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Fail2Ban scans log files and bans IPs that show the malicious signs e.g. too many password failures, seeking for exploits, etc. Generally Fail2Ban is then used to update firewall rules to reject the IP addresses for a specified amount of time, although any arbitrary other action (e.g. sending an email) could also be configured.


  • Add the EPEL release yum install epel-release
  • Install the Fail2Ban package yum install fail2ban
  • enable the service systemctl enable fail2ban

This will create a bunch of pre-configured "jails" in /etc/fail2ban/. You will then need to create your own configuration file in /etc/fail2ban/jail.local and paste the following in:

# Ban hosts for one hour
bantime = 3600

# ignoreip can be an IP address, a CIDR mask or a DNS host.
# Fail2Ban will not ban a host which matches an address in this list.
# Several addresses can be defined using space (and/or comma) separator.
# Best to add office VPN IP and any client IP's here too.
ignoreip =

# Override /etc/fail2ban/jail.d/00-firewalld.conf
banaction = iptables-multiport

enabled = true

enabled = true

enabled = true;

# Nginx specific - omit on Apache
# Detects password authentication failures.
enabled = true

# Nginx specific - omit on Apache
enabled = true

# Apache specific - omit on nginx
# Detects password authentication failures.
enabled = true

# Apache specific - omit on nginx
# detects sppamer bots crawling email addresses.
enabled = true

# Apache specific - omit on nginx
# detect potential search for exploits
enabled = true

# Apache specific - omit on nginx
# detects apache overflow attempts
enabled = true

After adding the above, restart the service with systemctl restart fail2ban and check the jails are running with fail2ban-client status. This will list all running jails.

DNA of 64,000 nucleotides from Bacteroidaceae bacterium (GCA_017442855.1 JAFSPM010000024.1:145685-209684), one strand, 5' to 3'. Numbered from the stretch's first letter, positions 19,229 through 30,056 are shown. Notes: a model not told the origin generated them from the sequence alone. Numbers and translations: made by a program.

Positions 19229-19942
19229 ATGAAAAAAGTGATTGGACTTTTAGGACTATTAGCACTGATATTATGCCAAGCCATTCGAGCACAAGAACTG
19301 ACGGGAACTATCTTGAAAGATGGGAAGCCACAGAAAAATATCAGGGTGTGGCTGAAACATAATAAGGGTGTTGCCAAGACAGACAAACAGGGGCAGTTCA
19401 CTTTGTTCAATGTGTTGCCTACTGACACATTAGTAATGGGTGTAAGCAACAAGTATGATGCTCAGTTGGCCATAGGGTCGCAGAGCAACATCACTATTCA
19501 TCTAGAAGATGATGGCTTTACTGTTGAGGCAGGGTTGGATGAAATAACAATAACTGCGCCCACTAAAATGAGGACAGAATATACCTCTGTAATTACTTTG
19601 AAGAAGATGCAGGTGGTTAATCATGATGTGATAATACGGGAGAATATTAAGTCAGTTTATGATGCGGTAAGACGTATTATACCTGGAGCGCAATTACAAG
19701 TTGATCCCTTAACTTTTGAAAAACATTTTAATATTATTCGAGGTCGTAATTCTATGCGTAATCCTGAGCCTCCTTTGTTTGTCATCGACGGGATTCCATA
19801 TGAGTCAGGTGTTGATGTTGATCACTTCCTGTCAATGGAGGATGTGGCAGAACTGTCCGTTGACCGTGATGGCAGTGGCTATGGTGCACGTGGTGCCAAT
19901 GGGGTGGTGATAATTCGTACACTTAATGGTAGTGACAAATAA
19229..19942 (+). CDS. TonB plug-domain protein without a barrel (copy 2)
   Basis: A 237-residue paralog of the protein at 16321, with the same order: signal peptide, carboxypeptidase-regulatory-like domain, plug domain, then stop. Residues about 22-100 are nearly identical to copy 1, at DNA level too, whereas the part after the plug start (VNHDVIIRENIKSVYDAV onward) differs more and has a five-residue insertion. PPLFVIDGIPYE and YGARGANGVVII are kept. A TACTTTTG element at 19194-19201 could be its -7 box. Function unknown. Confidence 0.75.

Useful commands

To check the status of any running jails use fail2ban-client status [NAME OF JAIL] e.g. fail2ban-client status sshd

to view a log of the recent actions, look in /var/log/fail2ban.log

Extra custom jails

If you get lots of repeated requests to a URL such as the admin or any form of obvious brute force attempts, the configuration below will block repeated POST requests to a given URL, in this case /admin.

Any new jails always go in a file within /etc/fail2ban/filter.d Add the following to /etc/fail2ban/filter.d/apache-post.conf

# Match these lines to find a login fail
failregex = ^<HOST> .*\"POST \/admin[^\"]+\"
# don't ignore anything
ignoreregex =

Then add the below to /etc/fail2ban\jail.local.

enabled = true
# Block these ports
port = http,https
# Uses the filter from /etc/fail2ban/filter.d/apache-postflood.conf
filter = apache-post
logpath = /var/log/httpd/access.log
findtime = 600
maxretry = 5

Common Issues

If the service will not start, then try running /usr/bin/fail2ban-client -v -v start to see what the exact error is.

The most common issue for the service not to start is if log files are missing and/or can't be written to. This is usually only an issues if they're not in the default directory. If this is the case you will need to override the logpath parameter for each of the affected jails, in your jail.local file.

Try to stick to a standard format for these log files across servers so that they're easy to find e.g. /var/log/(apache|nginx|httpd)/fail2ban/[JAILNAME] you will need to manually create the directories and files as well.


enabled = true
logpath = /var/log/nginx/fail2ban/nginx-http-auth.log